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Breaking the cycle: recovering from gaslighting

Breaking the cycle: recovering from gaslighting

Nowadays, we are more mindful of any gaslighting behaviour in our daily social interactions. This awareness helps us in seeing how much the experience of gaslighting can influence our way of perceiving identity, trust in social connections, and self-confidence while navigating our lives. However, it is not an isolated incident. We have come across such experiences not just in our family and romantic partnerships but also in our friendships and professional lives. Most of us interact with our gaslighters on an almost daily basis, which puts us in a chaotic position. Understanding different coping tools can help us navigate these tough interactions on a day-to-day basis.

“I’m stepping away from this conversation”
One of the things a gaslighter does is tell you how you should experience an event rather than listening to your experience of it. They will try to exhibit control over your experiences by constantly questioning your memory of events and call out your perception of reality as faulty, untrue or unfair to them. The gaslighter is always trying to have an upper hand over the event by undermining the other individual in the conversation. While it is ideal to cut off your contact with the gaslighter, it is not always probable. It becomes important, then, to step away from the conversation for a while to evaluate your feelings and thoughts.

You can engage with these coping tools

Identify a safe space: 
A safe space is someplace where you can allow yourself to think and feel without any disruption. It can be a specific corner in your home, your favourite café or park, a friend’s place, etc. Observe and identify spaces or activities that help you be yourself without any judgements.

Giving yourself time to process is ok: 
As someone who is on the receiving end of a gaslighting situation, anger, frustration, worry, fear, and sadness are common. Give yourself time and space to feel your emotions rather than the emotions of your gaslighter.

You are not the guilty party: 
You may feel ashamed or even guilty for not being able to handle your emotions and thoughts firmly. Allowing oneself to have an emotional reaction
to a chaotic situation is, therefore, a critical step towards breaking the cycle. Understand that your emotional reactions are as valid as theirs, and it is something you should not feel weird about.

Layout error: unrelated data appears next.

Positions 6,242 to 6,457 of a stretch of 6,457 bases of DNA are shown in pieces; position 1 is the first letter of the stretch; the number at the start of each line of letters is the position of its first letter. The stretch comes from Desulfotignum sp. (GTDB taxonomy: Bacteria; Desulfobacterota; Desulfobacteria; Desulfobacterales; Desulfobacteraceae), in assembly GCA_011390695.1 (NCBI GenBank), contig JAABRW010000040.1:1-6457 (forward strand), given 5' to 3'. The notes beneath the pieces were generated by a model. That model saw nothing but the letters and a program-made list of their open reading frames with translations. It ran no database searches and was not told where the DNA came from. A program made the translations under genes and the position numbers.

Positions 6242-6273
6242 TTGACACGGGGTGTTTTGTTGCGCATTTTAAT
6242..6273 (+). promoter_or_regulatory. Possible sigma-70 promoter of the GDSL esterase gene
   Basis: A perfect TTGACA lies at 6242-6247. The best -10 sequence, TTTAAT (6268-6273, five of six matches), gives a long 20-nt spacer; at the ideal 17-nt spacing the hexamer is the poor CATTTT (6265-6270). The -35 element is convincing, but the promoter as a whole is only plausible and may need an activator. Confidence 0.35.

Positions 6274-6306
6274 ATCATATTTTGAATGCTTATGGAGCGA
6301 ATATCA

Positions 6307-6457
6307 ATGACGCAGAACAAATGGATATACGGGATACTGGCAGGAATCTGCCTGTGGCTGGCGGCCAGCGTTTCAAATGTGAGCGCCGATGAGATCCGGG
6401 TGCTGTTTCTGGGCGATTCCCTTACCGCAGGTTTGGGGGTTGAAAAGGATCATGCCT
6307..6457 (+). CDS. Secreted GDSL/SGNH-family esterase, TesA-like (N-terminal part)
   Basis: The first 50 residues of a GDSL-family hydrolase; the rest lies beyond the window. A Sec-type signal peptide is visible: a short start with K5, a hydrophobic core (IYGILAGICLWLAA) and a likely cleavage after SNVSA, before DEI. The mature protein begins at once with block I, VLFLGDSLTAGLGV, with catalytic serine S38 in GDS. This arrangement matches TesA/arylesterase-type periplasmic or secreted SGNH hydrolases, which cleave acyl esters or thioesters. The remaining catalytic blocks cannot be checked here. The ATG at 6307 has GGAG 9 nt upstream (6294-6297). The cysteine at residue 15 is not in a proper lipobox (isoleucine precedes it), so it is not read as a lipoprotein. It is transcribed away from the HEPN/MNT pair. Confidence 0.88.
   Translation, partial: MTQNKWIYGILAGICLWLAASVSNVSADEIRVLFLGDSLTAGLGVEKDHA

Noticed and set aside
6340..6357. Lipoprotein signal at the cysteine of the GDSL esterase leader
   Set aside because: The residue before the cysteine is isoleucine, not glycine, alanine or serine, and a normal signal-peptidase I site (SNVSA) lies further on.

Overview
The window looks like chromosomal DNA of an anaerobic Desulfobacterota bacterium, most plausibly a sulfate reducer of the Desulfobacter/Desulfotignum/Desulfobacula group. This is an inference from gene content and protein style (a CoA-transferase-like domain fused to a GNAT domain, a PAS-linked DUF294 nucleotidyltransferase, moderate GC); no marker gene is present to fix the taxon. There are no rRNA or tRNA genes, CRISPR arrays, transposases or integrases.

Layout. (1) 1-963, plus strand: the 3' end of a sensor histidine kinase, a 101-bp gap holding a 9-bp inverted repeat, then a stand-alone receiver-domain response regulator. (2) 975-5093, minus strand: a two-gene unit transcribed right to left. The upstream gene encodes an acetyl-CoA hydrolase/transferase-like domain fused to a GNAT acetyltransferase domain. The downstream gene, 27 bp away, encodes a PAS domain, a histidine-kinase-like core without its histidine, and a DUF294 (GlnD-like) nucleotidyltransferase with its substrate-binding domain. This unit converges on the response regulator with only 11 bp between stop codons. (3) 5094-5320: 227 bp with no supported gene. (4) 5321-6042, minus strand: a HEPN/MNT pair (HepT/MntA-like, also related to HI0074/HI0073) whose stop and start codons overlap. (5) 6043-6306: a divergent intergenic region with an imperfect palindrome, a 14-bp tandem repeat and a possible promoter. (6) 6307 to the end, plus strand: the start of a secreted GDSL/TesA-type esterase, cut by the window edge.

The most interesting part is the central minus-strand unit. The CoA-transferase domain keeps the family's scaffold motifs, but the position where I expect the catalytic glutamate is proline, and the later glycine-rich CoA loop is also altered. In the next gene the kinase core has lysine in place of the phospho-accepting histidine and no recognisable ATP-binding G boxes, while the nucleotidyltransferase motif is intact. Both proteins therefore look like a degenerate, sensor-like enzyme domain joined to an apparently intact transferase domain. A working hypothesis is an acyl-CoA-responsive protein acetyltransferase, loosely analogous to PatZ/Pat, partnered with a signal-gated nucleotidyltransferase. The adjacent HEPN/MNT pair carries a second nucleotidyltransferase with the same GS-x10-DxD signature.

Practice mindfulness: 
Mindfulness for our thoughts is all about going inwards and simply listening to your inner voice. Your thoughts, how you are feeling, and every anticipated action you are motivated to do or are pressured to do can guide you in making your inner voice stronger. This also helps you approach
future chaotic conversations with more groundedness than unprocessed emotions.

Is that what happened? “We remember things differently”:
The gaslighter usually tries to completely deny the truth and will try to put you in a place where you doubt your experiences and memories attached
to it. After understanding your emotional responses to a chaotic situation, you can monitor your emotions in a better way. Collecting and maintaining
evidence helps you approach this situation more tangibly and confidently. We all have different ways of registering our memories: through photographs,
textual conversations, journal writing, and talking to close friends. We tend to touch base with these tools whenever we want to revisit a memory.
Such tools become more important in situations where you are being gaslighted. If a gaslighter blatantly denies an event or act, you can always go back and check the truth for yourself. It is important to remember that evidences are not a way to put someone down but to support yourself. It helps you fact-check your memory.